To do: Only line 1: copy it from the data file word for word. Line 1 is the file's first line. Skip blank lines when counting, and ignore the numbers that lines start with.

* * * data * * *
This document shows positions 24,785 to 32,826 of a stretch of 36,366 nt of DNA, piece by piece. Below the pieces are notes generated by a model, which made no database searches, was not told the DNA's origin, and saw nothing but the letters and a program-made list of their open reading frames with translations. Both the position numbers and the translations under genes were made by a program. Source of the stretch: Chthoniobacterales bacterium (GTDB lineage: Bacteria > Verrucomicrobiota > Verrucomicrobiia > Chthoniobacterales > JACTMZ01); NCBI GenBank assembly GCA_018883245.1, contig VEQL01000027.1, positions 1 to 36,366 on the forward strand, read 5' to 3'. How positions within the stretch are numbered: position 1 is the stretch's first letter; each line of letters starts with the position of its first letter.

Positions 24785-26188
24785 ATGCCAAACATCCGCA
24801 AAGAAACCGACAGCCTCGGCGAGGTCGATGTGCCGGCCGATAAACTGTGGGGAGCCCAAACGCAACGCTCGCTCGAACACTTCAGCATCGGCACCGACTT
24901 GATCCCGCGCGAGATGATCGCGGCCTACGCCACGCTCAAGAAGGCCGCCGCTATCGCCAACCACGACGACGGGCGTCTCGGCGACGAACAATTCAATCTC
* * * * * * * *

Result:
This document shows positions 24,785 to 32,826 of a stretch of 36,366 nt of DNA, piece by piece. Below the pieces are notes generated by a model, which made no database searches, was not told the DNA's origin, and saw nothing but the letters and a program-made list of their open reading frames with translations. Both the position numbers and the translations under genes were made by a program. Source of the stretch: Chthoniobacterales bacterium (GTDB lineage: Bacteria > Verrucomicrobiota > Verrucomicrobiia > Chthoniobacterales > JACTMZ01); NCBI GenBank assembly GCA_018883245.1, contig VEQL01000027.1, positions 1 to 36,366 on the forward strand, read 5' to 3'. How positions within the stretch are numbered: position 1 is the stretch's first letter; each line of letters starts with the position of its first letter.